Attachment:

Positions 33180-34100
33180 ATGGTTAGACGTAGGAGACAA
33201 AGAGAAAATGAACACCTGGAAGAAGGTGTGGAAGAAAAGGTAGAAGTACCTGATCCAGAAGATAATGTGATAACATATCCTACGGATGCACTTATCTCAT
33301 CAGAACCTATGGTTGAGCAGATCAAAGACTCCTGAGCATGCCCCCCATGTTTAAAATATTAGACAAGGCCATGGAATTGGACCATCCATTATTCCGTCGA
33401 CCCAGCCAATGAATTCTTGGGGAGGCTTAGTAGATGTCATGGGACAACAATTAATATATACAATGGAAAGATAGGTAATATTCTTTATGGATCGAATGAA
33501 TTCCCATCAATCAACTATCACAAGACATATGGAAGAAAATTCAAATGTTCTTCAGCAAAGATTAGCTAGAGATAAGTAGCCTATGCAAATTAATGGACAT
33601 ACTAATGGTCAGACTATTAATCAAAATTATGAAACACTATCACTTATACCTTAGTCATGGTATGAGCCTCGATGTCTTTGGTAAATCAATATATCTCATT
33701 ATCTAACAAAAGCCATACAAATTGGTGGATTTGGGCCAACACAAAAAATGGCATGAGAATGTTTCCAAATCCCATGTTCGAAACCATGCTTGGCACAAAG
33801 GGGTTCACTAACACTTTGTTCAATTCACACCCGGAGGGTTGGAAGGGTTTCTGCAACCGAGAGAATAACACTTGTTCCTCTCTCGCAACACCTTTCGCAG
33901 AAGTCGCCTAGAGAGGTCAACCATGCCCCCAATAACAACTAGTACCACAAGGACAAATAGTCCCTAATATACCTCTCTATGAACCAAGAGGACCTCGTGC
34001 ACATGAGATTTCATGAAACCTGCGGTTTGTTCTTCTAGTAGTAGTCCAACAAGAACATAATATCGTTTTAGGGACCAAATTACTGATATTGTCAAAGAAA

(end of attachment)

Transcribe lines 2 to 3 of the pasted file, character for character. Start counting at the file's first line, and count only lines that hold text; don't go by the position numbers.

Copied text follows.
33180 ATGGTTAGACGTAGGAGACAA
33201 AGAGAAAATGAACACCTGGAAGAAGGTGTGGAAGAAAAGGTAGAAGTACCTGATCCAGAAGATAATGTGATAACATATCCTACGGATGCACTTATCTCAT